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Tax changes to cut pay of foreign workers

Date

By Daniel Flitton

Foreign workers in Australia stand to be punished under tax changes in the federal budget at the same time as the government is striving to attract more overseas labour to meet skills shortages in the country.

In changes that will potentially cut the salary of thousands of foreign workers already in Australia, the government is planning to cut tax breaks for people living away from home.

The government has billed the changes as an attempt to stamp out rorts by highly paid senior executives in Australia and said local fly-in, fly-out workers in the mining sector would be exempted.

But the impact will be keenly felt by people on temporary 457 visas who have accepted jobs in Australia with the expectation of tax relief built into their salary package.

The mining industry has warned the tax changes expected to be unveiled in the federal budget to take away the right to deduct rental and food expenses from income will make it more difficult to attract skilled workers from overseas.

But the impact will be felt across the economy, including in universities and blue-collar industries.

Jim O'Brien was recruited from New York to the University of Sydney to a fund-raising job, with his experience in the competitive US philanthropic sector unavailable in Australia. But Mr O'Brien said the changes could impact on his ability to keep working in Australia.

Despite flagging the changes will take effect on July 1, the government is yet to explain whether transitional arrangements will be made for skilled temporary migrants already in Australia.

''I'd love to get a little bit of clarity so I can make plans,'' Mr O'Brien said.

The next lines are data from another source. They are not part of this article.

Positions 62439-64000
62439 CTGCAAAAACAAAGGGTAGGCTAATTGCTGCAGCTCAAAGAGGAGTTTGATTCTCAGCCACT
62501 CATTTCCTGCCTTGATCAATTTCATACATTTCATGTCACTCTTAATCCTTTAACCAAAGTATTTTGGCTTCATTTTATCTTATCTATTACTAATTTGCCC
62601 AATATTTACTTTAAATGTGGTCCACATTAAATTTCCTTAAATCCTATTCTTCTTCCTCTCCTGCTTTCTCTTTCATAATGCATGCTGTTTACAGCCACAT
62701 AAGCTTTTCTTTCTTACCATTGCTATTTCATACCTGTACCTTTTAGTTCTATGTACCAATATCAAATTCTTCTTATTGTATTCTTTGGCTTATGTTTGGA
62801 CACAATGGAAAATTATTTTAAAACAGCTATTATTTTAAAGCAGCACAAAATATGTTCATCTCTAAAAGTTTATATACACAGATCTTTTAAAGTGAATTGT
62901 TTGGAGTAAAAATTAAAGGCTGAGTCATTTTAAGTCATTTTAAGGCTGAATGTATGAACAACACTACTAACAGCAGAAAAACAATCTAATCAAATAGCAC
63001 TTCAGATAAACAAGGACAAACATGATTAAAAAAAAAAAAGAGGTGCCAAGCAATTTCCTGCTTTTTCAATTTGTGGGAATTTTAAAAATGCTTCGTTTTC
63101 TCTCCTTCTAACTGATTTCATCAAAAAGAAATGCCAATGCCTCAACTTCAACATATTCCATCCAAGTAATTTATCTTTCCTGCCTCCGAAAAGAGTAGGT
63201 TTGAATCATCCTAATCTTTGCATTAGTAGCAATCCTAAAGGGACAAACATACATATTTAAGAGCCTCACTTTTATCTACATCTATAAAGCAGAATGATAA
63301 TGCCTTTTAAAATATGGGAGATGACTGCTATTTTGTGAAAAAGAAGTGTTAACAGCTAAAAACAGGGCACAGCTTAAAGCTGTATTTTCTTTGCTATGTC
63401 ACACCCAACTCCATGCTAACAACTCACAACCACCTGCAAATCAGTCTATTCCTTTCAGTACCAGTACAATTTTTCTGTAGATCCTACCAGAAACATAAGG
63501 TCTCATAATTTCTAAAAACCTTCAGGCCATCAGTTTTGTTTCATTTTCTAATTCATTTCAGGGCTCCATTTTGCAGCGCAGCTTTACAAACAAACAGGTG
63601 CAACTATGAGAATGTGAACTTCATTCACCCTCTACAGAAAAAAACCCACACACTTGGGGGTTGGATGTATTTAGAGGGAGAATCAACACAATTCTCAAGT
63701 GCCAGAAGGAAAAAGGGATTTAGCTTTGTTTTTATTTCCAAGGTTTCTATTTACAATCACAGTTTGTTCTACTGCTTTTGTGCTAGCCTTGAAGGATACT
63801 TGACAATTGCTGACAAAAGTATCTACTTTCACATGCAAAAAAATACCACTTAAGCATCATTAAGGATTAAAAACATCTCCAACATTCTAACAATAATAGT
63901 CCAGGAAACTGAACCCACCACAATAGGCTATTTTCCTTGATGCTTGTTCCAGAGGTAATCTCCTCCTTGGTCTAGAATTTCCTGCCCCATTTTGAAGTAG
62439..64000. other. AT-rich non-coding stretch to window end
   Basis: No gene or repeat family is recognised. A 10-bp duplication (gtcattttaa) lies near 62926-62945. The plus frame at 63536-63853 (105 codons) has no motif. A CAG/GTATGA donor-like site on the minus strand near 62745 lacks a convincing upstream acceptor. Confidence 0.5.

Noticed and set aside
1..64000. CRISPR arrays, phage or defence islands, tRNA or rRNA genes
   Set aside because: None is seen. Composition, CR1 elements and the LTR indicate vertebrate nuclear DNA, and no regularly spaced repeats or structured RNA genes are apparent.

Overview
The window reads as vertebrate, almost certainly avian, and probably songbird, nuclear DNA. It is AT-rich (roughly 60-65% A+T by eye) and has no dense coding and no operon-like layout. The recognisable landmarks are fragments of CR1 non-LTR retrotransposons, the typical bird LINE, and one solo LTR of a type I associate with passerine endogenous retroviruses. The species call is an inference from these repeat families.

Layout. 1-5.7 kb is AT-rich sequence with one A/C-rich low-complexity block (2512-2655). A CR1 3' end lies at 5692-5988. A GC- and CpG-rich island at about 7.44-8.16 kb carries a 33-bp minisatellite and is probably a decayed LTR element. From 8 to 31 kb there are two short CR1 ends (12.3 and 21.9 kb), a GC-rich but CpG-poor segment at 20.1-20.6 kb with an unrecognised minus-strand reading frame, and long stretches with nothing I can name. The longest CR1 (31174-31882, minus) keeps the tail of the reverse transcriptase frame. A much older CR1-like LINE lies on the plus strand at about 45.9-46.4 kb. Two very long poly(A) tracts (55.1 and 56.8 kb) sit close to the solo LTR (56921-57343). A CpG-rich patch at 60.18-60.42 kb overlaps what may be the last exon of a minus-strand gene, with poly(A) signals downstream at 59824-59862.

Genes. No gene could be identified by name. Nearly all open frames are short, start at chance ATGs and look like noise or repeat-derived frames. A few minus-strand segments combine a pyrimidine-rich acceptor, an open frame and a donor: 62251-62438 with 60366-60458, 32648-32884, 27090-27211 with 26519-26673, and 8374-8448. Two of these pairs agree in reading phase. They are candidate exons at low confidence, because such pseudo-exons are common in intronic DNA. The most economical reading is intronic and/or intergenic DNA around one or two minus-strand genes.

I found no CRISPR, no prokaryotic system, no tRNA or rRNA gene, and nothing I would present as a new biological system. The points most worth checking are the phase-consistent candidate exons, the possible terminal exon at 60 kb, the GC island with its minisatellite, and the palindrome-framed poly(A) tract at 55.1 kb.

''I accepted a job based on an agreement to be paid a certain amount and the proposed changes potentially represent a dramatic change in that basic agreement.''

Some foreign workers fear a pay cut of up to $20,000 for those recruited to a wage of around $130,000.

The Immigration Department has advised temporary foreign workers it is up to them to renegotiate the terms of their employment with their sponsor - fuelling concerns the financial burden will be shifted to business.

Frank Drenth, of the Corporate Tax Association, said the change appeared cynical given the foreign workers did not vote.

The change runs contrary to Labor's recent drive to attract US construction workers - particularly plumbers and electricians - to meet needs in the mining sector, with an expo to be held in Houston, Texas, in the coming weeks to showcase jobs in Australia.

Ian Lindgren, who runs a Canberra-based payroll agency PayMe, has suspended a service for employers and employees to claim the living away from home allowance after ''confusing'' advice over the changes. Mr Lindgren said one of his clients who recruited panel beaters from Britain for an annual salary of about $75,000 faced the prospect of having to make up $10,000 for each worker or lose them.

The Australian Mines and Metals Association's Minna Knight said there was often no short-term alternative than to attract skilled workers from overseas, but changes would make such recruitment more of a struggle.

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